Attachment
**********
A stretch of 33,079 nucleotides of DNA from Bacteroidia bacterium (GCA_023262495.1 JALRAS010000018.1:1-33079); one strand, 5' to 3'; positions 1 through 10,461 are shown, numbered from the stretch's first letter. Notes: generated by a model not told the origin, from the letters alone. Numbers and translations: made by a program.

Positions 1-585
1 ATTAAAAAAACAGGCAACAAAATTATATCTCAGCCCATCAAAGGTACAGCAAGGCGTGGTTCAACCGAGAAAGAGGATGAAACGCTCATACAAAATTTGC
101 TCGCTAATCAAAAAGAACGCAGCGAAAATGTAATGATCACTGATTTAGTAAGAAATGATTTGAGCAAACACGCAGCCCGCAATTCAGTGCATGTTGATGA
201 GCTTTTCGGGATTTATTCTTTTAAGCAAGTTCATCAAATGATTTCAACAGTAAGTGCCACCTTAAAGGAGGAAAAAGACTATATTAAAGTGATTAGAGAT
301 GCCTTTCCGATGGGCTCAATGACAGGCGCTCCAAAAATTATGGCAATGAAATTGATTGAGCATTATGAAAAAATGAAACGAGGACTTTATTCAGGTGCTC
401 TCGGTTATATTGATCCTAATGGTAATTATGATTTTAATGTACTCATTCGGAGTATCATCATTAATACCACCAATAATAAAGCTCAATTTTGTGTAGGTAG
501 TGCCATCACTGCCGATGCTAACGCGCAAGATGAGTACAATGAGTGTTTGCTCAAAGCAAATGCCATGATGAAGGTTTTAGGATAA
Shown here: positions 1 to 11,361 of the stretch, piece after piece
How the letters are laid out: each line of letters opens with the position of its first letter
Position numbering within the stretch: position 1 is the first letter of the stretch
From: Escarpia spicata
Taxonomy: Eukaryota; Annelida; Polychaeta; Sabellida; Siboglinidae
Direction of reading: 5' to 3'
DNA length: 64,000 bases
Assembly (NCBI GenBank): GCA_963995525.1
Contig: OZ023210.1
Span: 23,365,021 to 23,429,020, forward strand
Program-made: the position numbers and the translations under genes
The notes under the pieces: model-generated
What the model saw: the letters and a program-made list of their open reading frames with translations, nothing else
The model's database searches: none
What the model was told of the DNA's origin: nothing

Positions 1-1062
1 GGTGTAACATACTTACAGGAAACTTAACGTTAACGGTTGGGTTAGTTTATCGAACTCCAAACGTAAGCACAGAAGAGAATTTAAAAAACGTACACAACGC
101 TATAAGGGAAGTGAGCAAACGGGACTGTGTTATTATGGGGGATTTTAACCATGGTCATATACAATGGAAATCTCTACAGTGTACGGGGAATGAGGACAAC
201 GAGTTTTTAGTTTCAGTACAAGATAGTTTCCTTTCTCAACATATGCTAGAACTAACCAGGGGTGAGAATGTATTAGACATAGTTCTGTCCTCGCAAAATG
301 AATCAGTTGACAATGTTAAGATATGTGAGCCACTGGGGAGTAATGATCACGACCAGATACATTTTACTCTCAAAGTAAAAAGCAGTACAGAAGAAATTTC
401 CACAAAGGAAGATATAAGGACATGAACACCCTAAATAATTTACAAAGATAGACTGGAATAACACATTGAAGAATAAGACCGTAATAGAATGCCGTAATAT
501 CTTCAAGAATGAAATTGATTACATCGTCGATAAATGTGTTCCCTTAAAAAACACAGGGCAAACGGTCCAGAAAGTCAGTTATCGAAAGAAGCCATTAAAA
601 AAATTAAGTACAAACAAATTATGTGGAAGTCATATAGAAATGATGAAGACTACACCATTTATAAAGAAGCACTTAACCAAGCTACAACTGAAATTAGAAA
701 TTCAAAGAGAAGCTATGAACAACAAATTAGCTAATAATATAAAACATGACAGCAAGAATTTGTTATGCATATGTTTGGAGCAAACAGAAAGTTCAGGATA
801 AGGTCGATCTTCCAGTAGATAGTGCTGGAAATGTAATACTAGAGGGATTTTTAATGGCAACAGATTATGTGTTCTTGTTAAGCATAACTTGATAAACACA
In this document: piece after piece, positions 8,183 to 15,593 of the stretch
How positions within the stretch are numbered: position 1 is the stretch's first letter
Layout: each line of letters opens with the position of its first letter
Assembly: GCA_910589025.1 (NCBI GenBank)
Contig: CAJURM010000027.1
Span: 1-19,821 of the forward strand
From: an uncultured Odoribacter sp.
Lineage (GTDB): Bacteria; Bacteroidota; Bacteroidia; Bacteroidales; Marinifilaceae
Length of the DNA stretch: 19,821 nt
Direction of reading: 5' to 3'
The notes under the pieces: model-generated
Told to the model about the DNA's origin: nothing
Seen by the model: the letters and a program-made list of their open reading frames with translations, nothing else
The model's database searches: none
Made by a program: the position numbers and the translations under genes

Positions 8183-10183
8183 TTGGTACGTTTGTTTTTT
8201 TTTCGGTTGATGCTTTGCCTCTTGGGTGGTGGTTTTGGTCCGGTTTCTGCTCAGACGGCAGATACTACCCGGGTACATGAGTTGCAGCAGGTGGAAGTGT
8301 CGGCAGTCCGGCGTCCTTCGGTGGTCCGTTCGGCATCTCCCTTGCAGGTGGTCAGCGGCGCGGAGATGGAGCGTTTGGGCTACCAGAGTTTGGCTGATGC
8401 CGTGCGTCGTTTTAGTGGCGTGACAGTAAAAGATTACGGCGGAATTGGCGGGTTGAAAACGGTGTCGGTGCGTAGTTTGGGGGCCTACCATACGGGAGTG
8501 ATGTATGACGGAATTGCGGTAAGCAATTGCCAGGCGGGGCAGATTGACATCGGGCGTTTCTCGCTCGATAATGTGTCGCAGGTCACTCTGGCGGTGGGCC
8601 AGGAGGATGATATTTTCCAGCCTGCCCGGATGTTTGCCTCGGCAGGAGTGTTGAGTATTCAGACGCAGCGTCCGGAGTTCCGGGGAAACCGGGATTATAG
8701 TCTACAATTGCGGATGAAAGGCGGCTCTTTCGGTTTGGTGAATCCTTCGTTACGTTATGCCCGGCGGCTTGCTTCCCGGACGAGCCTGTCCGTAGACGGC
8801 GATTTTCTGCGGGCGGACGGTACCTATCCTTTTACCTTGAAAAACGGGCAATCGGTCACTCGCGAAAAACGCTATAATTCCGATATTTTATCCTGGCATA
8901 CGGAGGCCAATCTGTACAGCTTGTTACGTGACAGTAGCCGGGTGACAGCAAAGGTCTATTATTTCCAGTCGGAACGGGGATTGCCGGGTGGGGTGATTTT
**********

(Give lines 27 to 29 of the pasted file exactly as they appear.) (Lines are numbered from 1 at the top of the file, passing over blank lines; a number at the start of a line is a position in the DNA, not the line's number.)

201 GAGTTTTTAGTTTCAGTACAAGATAGTTTCCTTTCTCAACATATGCTAGAACTAACCAGGGGTGAGAATGTATTAGACATAGTTCTGTCCTCGCAAAATG
301 AATCAGTTGACAATGTTAAGATATGTGAGCCACTGGGGAGTAATGATCACGACCAGATACATTTTACTCTCAAAGTAAAAAGCAGTACAGAAGAAATTTC
401 CACAAAGGAAGATATAAGGACATGAACACCCTAAATAATTTACAAAGATAGACTGGAATAACACATTGAAGAATAAGACCGTAATAGAATGCCGTAATAT